Honduras coup spotlights Latin America's growing instability

Unrest has also erupted in Guatemala and Nicaragua in the past year, and the region is dealing with powerful organized crime and drug traffickers.

Eduardo Verdugo/AP
Supporters of ousted Honduran President Manuel Zelaya protest in front of the National Congress in Tegucigalpa Thursday. The EU pulled its ambassadors from Honduras in protest of the coup Thursday and the Organization of American States has threatened to expel the country.

The military ouster of Honduran President Manuel Zelaya on Sunday, for many, harks back to dark days of military coups in Latin America.

Yet even as it stands as the region's most tense crisis at the moment, it does not stand alone. Protests have erupted across the region in the past year.

Citizens took to streets in Nicaragua demanding a recount after municipal elections they say were rigged.

In Guatemala, protesters called for their president to step down after he was accused of orchestrating a murder. There, as in other countries in the region, organized crime is taking over wide swaths of territory and corrupting institutions.

"Somewhat to my surprise, Central America seems to be unraveling politically," says Kevin Casas-Zamora, a senior fellow in foreign policy at the Brookings Institution's Latin America Initiative. "In different ways, it is showing the vulnerabilities of democracy in the region."

Latin American countries have come a long way from the military dictatorships of past decades. Fair elections are the norm, and while institutions are weak, some have become global models. But recent events have proven a disturbing reminder of the fragility of institution-building.

The global community has unanimously condemned the situation in Honduras, calling it a coup, and has urged the nation to reinstate constitutional order.

The head of the Organization of American States said Thursday he would travel to Honduras Friday to demand the return of the ousted president.

The OAS also said it would suspend Honduras if the president is not reinstated by Saturday.

The 27-nation European Union, meanwhile, recalled all its ambassadors to Honduras in protest of the coup.

Still, says Mr. Casas-Zamora, Mr. Zelaya had also broken the law by defying a Supreme Court notice and a nation widely opposed to his plans to move forward with a nonbinding referendum ultimately aimed at scrapping presidential term limits. "The situation in Honduras is bad all around," he says. "No one seems to [care] about the law."

Unrest in Guatemala, Nicaragua

The ouster of Zelaya follows mass protests in Guatemala, after a murdered lawyer, in a video circulated after his death, denounced Guatemalan President Alvaro Colom as an orchestrator of his killing, possibly in an attempt to stymie a corruption scandal. Guatemala has been overrun by organized crime, and drug traffickers threaten to overwhelm the state.

And in Nicaragua, protests erupted in November when President Daniel Ortega was widely condemned for fixing municipal elections in favor of his Sandinista party. His detractors say he is installing an authoritarian regime.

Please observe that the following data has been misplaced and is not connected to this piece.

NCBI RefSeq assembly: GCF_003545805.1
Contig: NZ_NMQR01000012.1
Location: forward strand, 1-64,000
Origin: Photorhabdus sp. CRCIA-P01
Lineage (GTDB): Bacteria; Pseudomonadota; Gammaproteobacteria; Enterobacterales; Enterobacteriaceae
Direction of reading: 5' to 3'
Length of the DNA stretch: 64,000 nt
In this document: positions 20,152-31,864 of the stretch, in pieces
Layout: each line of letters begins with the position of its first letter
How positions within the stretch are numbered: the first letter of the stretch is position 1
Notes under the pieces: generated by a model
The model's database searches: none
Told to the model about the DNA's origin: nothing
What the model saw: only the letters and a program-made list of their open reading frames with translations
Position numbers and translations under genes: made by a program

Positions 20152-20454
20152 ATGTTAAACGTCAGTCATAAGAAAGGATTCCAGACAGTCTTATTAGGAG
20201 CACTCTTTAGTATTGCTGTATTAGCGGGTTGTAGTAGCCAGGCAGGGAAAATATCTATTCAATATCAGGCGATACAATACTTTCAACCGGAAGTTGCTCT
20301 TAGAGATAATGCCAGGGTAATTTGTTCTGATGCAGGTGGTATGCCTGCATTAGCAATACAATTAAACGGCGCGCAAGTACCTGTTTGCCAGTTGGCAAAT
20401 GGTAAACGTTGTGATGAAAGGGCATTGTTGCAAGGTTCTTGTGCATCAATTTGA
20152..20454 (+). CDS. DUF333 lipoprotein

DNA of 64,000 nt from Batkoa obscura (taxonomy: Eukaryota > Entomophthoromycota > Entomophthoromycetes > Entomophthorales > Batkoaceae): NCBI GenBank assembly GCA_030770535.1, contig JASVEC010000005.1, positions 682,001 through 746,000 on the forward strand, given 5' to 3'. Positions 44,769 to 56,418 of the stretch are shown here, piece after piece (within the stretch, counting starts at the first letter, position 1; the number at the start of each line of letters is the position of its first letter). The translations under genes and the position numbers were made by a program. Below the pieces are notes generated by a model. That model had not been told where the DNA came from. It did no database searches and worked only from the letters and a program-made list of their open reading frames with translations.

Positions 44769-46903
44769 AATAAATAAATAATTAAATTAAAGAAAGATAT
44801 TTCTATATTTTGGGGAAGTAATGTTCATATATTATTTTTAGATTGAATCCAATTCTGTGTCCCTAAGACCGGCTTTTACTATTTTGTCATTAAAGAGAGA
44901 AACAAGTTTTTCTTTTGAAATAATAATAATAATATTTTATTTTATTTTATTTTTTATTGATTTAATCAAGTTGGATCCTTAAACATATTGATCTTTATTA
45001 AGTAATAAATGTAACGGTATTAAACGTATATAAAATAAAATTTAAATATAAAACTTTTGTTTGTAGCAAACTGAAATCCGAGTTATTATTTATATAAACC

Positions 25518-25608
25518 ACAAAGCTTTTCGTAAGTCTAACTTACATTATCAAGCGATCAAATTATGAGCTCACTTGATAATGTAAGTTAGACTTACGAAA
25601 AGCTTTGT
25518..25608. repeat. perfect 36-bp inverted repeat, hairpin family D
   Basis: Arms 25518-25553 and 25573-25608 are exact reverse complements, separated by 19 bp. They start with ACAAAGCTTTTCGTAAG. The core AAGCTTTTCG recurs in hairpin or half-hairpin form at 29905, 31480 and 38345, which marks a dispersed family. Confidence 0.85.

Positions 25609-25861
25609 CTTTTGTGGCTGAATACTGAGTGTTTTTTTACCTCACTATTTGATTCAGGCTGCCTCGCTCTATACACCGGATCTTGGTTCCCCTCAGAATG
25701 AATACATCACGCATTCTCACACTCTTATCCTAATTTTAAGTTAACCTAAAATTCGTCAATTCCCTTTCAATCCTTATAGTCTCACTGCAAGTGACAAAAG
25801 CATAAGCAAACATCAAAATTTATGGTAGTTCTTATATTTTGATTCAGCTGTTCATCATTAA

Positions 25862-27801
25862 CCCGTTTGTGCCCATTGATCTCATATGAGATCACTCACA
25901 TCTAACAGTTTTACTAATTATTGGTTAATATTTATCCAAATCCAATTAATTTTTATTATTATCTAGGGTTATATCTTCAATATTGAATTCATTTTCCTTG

Beyond Central America, trouble is brewing. In Mexico, drug traffickers are so brazen that they have threatened school teachers, telling them to hand over Christmas bonuses, and openly recruit new members in banners hung up in cities. More than 6,200 were killed in Mexico last year, double the number of the year before, and the threat shows no sign of abating. Somewhat perversely, if it does decline, many analysts expect the problem to spill even further into Central America.

"There is a cumulative impact and the perception that Latin America is out of control," says Michael Shifter, a Latin America expert at the Inter-American Dialogue in Washington.

World's reaction shaped by region's volatility

In Honduras, Mr. Shifter says that few can defend the ouster of Zelaya as within the bounds of constitutionality, but that the world's strong reaction must also be understood in context.

"If everything were well, calm, and settled in the region, it may not have generated the same kind of reaction," he says. "But we run the risk of not taking Latin America seriously anymore. And whatever one might think about Zelaya, there is a sense that things have gone far enough."

Roberto Micheletti, who was sworn in as interim president of Honduras Sunday, refuses to call what happened here a coup, and says that, despite a curfew, the situation in the country is stable, with citizens going about their daily lives. Indeed, despite protests and the presence of soldiers roaming the streets and guarding a half-empty presidential palace, the rhythms of city life in Tegucigalpa seem normal.

But some citizens look with sadness, and a degree of fear, on what is happening in their country. "This is a tragedy," says Jorge Coca, a security guard at a hotel, as he watches protesters set up a road barricade. "Both sides are acting illegally. This has never happened before in this country."

Casas-Zamora says that weak institutions are behind several conflicts in the region, but that for now they are specific to the domestic issues of each country. Still, it could have a wider impact, especially on investment, as many outside do not distinguish the countries of Central America.

"The crises are localized," he says, "but at some point, the effects begin to spillover, and could end up hurting countries that are not unstable."

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